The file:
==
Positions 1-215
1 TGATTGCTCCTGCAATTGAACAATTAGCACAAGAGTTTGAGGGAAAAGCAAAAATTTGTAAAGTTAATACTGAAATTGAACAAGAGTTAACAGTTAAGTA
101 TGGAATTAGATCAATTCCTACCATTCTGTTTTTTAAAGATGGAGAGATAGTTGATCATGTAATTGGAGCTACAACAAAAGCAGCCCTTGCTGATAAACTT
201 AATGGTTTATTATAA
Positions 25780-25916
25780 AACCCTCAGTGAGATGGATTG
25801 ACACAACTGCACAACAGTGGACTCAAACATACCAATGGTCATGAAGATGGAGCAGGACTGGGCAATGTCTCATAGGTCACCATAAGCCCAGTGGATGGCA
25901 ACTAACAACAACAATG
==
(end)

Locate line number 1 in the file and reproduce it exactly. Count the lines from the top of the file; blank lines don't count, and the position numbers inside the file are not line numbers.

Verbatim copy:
Positions 1-215